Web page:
Middle Class Tax Relief and Job Creation Act of 2011 Breakdown

By | December 14, 2011

On Dec. 13, 2011 the U.S. House of Representatives passed H.R. 3630 -The Middle Class Tax Relief and Job Creation Act of 2011, by a vote of 234-192. H.R.3630 includes extending the payroll tax cuts demanded by President Obama, with a provision that calls for the speedy approval to build the Keystone XL pipeline, which would produce an estimated 20,000 much-needed jobs immediately upon approval, with an additional hundreds of thousands of jobs created in related areas of employment in the near future. To out-of-work Americans struggling to provide for their families during the current recession, the approval of the KXL pipeline should appear to be an easy decision. President Obama, however, has taken a different view, in the fact that he has threatened to veto the tax relief extension, along with the unemployment benefit extensions all because H.R. 3630 contains the KXL pipeline provision.

Breakdown of H.R. 3630

House Speaker John Boehner details H.R. 3630 from his Speaker’s blog, that contains the following bullet points:

The Middle Class Tax Relief & Job Creation Act (read the bill | summary) up for a vote this week extends the payroll tax break for working families and extends and reforms federal unemployment insurance (UI) benefits – as requested by the president. It also includes job creation initiatives supported by President Obama in his economic plan, such as:

ENCOURAGING JOB CREATORS TO INVEST & GROW: The bill extends 100 percent business expensing through 2012 to make it easier for employers, small and large, to invest now in new machinery and equipment, grow their businesses, and create new jobs. [see the president’s plan]
EXPANDING ACCESS TO HIGH-SPEED WIRELESS: The measure includes spectrum auctions to advance wireless broadband service, bring interoperable broadband communications to public safety officials, spur billions in private investment, and create thousands of jobs – consistent with Rep. Greg Walden’s (R-OR) Jumpstarting Opportunity with Broadband Spectrum (JOBS) Act. [see the president’s plan]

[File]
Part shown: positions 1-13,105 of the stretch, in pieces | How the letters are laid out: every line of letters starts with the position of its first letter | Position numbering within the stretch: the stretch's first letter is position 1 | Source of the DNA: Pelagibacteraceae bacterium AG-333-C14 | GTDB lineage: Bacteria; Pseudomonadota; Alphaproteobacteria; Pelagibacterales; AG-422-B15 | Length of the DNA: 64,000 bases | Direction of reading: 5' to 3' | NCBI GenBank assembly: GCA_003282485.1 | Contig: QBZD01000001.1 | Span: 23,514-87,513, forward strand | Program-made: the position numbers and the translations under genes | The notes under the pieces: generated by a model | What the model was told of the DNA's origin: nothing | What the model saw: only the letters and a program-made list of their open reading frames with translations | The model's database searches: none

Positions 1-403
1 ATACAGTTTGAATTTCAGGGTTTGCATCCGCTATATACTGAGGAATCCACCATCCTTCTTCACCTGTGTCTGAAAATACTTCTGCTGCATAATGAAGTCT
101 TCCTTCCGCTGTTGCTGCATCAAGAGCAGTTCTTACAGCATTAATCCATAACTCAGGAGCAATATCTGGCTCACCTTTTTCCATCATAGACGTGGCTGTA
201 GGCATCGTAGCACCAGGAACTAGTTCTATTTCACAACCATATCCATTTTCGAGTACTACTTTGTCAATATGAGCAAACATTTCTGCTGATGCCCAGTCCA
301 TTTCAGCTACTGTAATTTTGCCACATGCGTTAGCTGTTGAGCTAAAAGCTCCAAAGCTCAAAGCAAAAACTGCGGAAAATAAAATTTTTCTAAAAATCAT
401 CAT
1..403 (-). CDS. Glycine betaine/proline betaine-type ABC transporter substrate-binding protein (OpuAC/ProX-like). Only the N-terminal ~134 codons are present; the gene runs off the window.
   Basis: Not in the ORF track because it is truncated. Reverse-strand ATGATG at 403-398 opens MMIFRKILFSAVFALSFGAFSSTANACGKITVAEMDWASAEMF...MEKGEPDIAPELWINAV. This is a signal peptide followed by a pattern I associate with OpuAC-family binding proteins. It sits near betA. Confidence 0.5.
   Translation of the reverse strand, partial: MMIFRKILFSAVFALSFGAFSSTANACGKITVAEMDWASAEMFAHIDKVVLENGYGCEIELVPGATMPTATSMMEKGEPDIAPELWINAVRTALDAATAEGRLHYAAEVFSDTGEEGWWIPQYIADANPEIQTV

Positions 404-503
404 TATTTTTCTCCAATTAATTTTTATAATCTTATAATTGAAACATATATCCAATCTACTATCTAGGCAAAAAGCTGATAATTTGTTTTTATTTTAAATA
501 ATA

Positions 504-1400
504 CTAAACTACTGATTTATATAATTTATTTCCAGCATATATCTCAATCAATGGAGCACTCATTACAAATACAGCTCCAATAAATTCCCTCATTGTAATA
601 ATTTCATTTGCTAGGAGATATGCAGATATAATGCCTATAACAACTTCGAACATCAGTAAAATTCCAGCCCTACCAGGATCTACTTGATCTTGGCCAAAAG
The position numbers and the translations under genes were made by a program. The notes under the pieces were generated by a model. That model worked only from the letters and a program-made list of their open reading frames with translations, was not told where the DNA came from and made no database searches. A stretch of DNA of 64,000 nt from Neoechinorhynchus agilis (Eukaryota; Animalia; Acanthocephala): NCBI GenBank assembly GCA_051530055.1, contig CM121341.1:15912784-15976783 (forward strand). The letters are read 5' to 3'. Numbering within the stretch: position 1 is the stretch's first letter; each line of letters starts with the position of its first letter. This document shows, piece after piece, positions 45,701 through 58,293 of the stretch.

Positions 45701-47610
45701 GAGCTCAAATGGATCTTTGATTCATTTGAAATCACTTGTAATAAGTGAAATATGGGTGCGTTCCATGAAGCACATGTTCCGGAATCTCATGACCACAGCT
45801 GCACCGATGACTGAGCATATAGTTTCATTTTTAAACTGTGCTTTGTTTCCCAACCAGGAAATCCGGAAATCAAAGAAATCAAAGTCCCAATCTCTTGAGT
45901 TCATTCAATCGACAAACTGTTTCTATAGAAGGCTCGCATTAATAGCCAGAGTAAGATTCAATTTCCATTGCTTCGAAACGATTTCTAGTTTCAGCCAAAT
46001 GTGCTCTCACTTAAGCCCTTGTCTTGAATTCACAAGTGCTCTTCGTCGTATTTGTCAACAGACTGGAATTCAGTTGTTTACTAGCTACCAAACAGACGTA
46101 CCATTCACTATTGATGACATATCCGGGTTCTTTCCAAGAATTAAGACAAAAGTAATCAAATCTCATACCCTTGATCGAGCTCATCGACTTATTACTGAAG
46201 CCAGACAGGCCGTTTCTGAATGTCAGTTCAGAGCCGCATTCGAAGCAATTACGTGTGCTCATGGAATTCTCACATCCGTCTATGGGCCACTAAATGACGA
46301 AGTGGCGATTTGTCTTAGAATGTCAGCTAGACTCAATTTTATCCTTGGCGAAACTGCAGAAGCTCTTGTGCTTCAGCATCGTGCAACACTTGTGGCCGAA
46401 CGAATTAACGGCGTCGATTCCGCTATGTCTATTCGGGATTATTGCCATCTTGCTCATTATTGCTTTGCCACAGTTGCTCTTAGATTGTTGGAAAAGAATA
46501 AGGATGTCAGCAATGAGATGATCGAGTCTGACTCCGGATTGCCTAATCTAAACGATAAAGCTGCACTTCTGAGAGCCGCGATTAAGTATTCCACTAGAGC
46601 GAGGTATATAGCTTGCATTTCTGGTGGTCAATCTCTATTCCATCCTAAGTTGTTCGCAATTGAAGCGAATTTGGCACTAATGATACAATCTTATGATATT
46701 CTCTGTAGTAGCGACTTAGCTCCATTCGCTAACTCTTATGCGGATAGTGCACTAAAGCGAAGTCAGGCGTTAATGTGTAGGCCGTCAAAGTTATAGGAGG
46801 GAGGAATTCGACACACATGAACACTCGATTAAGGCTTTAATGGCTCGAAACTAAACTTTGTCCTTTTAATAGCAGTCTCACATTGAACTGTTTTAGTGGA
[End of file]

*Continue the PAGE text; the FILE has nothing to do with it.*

Other job creation provisions included in the bill would speed up approval of the Keystone XL energy project – which has broad bipartisan support – and stop excessive federal regulations that threaten job growth. Speaker Boehner said, “It is my hope that the president will accept this measure so that Americans can see that we are still capable of working together to the meet the challenges we face.”

The Heritage Foundation outlines the six provisions of H.R. 3630 and summarizes it’s final costs in an article from The Foundry. Here are their bullet points on H.R. 3630: (shortened versions)

Title I of the bill gets the government out of the way of a pipeline project so the private sector can create some jobs. It includes approval of the KXL pipeline project, forcing the EPA in issuing new rules governing commercial and industrial boilers, to allow reasonable time for development and implementation of the rules. In addition, Title I of the bill encourages job-creating investment by extending for another year the option for immediate tax deductibility of certain capital asset purchases.

Title II of the bill extends for a year the employee payroll tax reduction. Title II also extends the unemployment compensation program, but with appropriate reforms to help the unemployed find jobs and to begin to tailor the overall program to changes in the economy. Title II extends for two years the forestalling of sudden automatic cuts in Medicare payments to physicians that would otherwise occur under the law (often called the “Doc Fix”). The bill also extends for a year the Temporary Assistance to Needy Families program, one of the 70 federal welfare programs in need of integrated reform (see H.R. 1167/S. 1904).

Title III of the bill contains reforms to the federal flood insurance program that previously passed the House of Representatives on a bipartisan basis. Among other things, the bill adjusts the financing of the program to improve its actuarial soundness.

Title IV of the bill addresses the use of spectrum for communications purposes, including public safety purposes. Although a market-oriented approach to allocating public spectrum for public safety users would encourage efficient use of spectrum more than the bill’s approach of allocating dedicated spectrum to them, the bill uses market mechanisms to good effect in many of the other spectrum-related provisions.